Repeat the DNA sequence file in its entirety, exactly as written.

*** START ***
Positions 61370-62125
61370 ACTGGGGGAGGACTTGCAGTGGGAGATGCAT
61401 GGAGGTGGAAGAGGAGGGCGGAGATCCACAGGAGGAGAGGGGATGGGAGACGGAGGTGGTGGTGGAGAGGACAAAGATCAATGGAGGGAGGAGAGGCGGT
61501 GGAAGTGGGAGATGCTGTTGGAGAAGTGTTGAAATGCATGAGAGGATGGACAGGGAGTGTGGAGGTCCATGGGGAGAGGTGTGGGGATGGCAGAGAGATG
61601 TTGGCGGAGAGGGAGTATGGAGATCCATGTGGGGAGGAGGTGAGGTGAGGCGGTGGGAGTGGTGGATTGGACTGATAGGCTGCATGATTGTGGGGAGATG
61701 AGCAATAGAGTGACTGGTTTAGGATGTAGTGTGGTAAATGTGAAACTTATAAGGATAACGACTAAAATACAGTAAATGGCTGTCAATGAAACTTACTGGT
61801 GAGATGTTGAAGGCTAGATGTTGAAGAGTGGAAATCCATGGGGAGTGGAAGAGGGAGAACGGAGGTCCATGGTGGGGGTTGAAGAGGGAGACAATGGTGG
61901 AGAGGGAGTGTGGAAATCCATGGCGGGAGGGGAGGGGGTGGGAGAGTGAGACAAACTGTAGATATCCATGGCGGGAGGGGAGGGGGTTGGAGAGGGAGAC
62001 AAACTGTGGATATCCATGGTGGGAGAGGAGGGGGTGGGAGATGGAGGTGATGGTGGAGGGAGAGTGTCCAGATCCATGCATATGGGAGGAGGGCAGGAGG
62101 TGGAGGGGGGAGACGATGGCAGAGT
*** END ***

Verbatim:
Positions 61370-62125
61370 ACTGGGGGAGGACTTGCAGTGGGAGATGCAT
61401 GGAGGTGGAAGAGGAGGGCGGAGATCCACAGGAGGAGAGGGGATGGGAGACGGAGGTGGTGGTGGAGAGGACAAAGATCAATGGAGGGAGGAGAGGCGGT
61501 GGAAGTGGGAGATGCTGTTGGAGAAGTGTTGAAATGCATGAGAGGATGGACAGGGAGTGTGGAGGTCCATGGGGAGAGGTGTGGGGATGGCAGAGAGATG
61601 TTGGCGGAGAGGGAGTATGGAGATCCATGTGGGGAGGAGGTGAGGTGAGGCGGTGGGAGTGGTGGATTGGACTGATAGGCTGCATGATTGTGGGGAGATG
61701 AGCAATAGAGTGACTGGTTTAGGATGTAGTGTGGTAAATGTGAAACTTATAAGGATAACGACTAAAATACAGTAAATGGCTGTCAATGAAACTTACTGGT
61801 GAGATGTTGAAGGCTAGATGTTGAAGAGTGGAAATCCATGGGGAGTGGAAGAGGGAGAACGGAGGTCCATGGTGGGGGTTGAAGAGGGAGACAATGGTGG
61901 AGAGGGAGTGTGGAAATCCATGGCGGGAGGGGAGGGGGTGGGAGAGTGAGACAAACTGTAGATATCCATGGCGGGAGGGGAGGGGGTTGGAGAGGGAGAC
62001 AAACTGTGGATATCCATGGTGGGAGAGGAGGGGGTGGGAGATGGAGGTGATGGTGGAGGGAGAGTGTCCAGATCCATGCATATGGGAGGAGGGCAGGAGG
62101 TGGAGGGGGGAGACGATGGCAGAGT